Now more than ever agencies are looking to fill their ranks with a diverse officer corps that reflects the populations they serve. This includes women and those from a variety of racial and ethnic backgrounds as well as other minority groups.
According to the Bureau of Justice Statistics, racial and ethnic minorities in state and local agencies made up 27 percent of full-time sworn personnel in 2013, a slight increase from 25 percent in 2007 and up from 15 percent in 1987. The number and percentage of full-time sworn female officers also increased since 1987. About 58,000 females were employed as local police officers in 2013, compared to about 27,000 in 1987. This was an increase from an estimated 5 percent to 12 percent of officers during the period. While the numbers are increasing, the profession continues to seek greater representation of women and minorities in its ranks, and many agencies are actively and aggressively recruiting these demographics. For many agencies, particularly those serving large immigrant communities, the need for racial and ethnic minorities extends far beyond traditional groups.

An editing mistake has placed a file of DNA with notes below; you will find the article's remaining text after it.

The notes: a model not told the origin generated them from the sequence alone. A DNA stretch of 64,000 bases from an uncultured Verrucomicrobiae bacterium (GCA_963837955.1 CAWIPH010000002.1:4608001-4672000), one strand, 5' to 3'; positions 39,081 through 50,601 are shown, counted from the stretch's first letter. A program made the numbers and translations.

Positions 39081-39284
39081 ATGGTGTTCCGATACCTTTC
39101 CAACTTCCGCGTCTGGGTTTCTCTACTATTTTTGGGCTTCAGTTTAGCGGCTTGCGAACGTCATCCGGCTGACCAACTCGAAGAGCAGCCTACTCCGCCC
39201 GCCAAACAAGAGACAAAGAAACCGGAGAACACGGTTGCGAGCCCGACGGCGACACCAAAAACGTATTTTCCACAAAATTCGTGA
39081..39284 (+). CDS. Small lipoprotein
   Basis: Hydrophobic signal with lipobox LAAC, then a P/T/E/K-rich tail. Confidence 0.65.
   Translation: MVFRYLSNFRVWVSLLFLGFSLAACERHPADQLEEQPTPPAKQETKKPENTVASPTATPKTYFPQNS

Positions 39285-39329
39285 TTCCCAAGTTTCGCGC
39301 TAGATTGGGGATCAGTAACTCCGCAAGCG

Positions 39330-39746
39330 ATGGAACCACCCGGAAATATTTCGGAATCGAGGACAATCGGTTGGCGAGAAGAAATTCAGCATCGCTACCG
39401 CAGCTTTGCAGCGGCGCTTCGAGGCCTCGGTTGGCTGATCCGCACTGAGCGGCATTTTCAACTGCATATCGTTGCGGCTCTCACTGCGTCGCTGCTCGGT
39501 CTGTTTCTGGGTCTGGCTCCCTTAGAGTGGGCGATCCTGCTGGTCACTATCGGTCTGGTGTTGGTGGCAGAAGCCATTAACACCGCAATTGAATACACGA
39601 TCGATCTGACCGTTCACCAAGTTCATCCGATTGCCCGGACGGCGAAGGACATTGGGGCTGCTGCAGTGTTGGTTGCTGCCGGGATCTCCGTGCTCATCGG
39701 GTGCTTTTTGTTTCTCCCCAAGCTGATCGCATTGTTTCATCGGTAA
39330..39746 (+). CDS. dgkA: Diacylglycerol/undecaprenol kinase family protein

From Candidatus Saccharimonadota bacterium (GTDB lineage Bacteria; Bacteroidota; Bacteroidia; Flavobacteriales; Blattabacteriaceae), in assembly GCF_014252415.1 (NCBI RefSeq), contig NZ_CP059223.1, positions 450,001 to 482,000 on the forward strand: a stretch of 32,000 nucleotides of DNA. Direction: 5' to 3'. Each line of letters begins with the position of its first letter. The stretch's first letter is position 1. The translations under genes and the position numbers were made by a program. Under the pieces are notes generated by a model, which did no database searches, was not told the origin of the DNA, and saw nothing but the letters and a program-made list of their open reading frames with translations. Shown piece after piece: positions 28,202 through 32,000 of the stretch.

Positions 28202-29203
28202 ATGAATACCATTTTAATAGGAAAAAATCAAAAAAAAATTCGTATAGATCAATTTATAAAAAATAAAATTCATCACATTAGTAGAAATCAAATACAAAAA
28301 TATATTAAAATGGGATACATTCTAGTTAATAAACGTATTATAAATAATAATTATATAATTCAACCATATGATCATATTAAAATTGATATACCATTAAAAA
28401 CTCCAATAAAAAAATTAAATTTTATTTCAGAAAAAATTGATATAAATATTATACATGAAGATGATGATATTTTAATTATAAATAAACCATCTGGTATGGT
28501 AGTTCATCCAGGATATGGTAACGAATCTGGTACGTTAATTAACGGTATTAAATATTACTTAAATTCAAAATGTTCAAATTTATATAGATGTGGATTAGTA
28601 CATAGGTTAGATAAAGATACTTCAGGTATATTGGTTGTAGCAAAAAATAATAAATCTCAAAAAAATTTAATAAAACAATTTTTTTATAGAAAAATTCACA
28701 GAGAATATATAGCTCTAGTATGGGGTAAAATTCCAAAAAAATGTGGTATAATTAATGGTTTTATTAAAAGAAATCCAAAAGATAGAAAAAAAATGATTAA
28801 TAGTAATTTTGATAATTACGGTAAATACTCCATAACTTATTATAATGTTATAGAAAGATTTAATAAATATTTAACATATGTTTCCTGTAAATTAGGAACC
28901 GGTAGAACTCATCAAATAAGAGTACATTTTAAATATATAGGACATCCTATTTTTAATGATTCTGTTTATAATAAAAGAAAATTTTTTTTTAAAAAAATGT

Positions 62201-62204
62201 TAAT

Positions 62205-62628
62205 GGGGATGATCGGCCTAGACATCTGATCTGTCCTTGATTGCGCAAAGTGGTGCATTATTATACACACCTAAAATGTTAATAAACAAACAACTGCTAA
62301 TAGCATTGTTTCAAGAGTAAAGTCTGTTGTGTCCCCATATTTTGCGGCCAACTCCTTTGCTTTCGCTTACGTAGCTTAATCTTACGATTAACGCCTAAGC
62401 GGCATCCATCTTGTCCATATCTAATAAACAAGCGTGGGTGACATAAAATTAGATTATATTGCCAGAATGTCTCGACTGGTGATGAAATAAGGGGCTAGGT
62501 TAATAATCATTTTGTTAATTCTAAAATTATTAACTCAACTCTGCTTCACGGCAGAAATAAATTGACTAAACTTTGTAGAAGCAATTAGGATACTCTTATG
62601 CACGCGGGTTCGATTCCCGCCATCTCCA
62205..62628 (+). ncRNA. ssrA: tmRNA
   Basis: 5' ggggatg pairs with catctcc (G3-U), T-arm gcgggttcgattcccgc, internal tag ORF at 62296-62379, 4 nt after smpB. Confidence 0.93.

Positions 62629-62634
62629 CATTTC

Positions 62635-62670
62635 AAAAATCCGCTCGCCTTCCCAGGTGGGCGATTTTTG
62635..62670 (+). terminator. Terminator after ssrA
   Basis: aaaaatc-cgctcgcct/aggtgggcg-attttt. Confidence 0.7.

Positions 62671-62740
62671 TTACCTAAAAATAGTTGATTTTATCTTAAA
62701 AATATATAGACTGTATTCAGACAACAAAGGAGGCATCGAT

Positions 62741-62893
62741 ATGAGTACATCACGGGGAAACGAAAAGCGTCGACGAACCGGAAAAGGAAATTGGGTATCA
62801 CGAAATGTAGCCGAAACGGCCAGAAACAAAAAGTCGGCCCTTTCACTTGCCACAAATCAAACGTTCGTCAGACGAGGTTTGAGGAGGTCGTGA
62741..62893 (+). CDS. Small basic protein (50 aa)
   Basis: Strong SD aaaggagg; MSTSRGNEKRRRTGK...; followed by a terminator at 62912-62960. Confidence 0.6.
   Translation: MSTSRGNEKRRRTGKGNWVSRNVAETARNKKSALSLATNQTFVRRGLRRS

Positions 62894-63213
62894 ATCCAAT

Furthermore, as agencies look for officers who mirror their communities, they are also extending their definitions of diversity. From this perspective, diversity can include religion, sexual orientation, age, family background or occupation, and even neighborhood or high school.
Law enforcement requires a unique blend of traits and characteristics. Some of these include
- effective communication
- intelligence, and
- the ability to relate to people on a personal level.
These are traits anyone can bring to the table regardless of gender, ethnic heritage, or background. Law enforcement is a field that respects and encourages individuality. Being a member of a minority group will not limit your ability to become a law enforcement officer or your chances of career success. Law enforcement is a field where diversity matters, is encouraged, and is sought after in recruitment efforts.
Officers who speak a second language are also in high demand and in some cases are given extra compensation for their skills.
There are several groups and membership organizations devoted to the advancement of women and minorities in law enforcement. Some of these include
- National Association of Women Law Enforcement Executives
- National Center for Women & Policing
- National Association of Black Law Enforcement Executives
- Hispanic American Police Command Officers Association
- National Latino Peace Officers Association
- National Asian Peace Officers Association
- National Native American Law Enforcement Association
- American Muslim Law Enforcement Officers Association
- Gay Officers Action League